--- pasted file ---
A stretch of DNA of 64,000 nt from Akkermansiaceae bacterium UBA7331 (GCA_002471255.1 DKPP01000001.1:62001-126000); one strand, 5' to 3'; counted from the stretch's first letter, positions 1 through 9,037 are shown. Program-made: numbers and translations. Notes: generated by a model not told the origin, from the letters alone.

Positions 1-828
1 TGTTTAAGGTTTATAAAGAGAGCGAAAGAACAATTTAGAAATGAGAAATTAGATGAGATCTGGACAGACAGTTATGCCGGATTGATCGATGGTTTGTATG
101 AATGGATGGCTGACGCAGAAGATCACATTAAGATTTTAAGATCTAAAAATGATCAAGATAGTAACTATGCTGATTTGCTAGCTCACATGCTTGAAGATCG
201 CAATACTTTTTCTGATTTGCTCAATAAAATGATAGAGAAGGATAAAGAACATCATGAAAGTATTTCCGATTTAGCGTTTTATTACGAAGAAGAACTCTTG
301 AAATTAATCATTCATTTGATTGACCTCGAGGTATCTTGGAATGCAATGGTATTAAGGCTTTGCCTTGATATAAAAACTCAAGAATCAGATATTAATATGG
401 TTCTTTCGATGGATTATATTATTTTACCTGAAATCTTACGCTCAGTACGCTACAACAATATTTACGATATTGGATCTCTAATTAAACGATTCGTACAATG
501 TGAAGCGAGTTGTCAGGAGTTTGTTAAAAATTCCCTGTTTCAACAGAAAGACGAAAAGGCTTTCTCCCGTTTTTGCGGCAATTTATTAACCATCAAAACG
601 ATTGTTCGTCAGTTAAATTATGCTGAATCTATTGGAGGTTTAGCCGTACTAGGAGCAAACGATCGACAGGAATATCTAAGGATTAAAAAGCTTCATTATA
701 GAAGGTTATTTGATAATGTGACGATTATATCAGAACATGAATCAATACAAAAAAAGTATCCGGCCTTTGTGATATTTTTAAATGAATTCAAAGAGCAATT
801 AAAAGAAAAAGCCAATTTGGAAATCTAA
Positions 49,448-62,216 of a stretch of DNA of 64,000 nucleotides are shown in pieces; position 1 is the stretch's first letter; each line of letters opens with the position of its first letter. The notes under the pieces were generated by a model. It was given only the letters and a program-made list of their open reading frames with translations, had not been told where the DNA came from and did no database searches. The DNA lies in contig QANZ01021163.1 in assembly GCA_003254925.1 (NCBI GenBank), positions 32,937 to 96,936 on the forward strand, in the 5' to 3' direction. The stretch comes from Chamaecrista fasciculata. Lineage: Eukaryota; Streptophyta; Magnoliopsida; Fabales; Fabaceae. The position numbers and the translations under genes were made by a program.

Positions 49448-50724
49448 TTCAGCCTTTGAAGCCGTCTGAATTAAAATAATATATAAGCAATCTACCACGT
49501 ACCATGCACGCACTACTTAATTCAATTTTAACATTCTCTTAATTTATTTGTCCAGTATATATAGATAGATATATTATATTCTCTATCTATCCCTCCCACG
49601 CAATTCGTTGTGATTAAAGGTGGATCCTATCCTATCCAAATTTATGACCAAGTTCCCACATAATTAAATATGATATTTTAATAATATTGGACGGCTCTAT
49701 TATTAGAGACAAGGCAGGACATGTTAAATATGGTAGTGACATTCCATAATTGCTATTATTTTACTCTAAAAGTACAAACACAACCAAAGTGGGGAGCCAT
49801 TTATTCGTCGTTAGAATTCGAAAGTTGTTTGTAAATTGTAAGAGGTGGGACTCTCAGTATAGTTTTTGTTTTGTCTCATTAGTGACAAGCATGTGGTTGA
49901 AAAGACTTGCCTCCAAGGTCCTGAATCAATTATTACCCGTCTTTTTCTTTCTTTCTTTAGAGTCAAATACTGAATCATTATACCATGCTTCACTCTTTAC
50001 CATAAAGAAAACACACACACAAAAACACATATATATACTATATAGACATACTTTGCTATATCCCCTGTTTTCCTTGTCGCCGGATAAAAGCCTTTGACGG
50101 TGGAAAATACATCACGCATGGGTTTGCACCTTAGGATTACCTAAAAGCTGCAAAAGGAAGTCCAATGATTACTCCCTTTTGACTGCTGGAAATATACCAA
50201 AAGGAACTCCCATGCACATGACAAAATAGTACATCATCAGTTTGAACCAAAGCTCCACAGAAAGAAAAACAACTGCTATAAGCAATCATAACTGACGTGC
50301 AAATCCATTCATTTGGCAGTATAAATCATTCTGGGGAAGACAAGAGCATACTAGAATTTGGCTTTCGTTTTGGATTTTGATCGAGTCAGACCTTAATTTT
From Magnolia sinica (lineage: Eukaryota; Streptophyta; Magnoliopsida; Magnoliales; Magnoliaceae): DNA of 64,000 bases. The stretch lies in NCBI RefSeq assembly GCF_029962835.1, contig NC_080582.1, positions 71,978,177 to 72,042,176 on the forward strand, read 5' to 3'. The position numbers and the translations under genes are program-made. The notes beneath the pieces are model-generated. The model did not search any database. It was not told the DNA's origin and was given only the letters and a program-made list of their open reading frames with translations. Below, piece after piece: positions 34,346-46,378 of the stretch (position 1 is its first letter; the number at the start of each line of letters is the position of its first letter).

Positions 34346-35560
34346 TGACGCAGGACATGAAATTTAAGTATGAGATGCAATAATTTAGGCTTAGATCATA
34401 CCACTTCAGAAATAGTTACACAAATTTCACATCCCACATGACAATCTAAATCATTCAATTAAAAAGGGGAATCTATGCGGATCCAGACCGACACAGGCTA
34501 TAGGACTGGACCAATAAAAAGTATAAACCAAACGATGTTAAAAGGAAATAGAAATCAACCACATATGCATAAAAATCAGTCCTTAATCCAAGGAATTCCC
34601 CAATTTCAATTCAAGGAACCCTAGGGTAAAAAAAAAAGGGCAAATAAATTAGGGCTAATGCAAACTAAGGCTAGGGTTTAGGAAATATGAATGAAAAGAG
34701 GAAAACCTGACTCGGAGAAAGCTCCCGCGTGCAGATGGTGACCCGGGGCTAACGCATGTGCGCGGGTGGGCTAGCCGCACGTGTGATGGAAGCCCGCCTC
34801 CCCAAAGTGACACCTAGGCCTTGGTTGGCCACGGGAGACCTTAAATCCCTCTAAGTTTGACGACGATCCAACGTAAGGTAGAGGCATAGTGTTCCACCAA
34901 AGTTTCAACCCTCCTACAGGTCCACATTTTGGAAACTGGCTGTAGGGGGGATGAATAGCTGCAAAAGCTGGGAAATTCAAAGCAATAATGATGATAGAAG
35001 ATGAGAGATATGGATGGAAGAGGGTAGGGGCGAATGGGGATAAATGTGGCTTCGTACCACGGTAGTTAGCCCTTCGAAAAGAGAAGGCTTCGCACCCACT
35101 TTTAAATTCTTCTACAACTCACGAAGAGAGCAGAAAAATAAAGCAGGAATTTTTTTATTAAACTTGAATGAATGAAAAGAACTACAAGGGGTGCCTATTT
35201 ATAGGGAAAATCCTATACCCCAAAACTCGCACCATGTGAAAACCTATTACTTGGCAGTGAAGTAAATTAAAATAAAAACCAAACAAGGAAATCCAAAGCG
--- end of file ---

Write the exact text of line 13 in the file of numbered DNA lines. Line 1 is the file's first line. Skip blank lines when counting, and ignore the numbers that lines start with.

Positions 49448-50724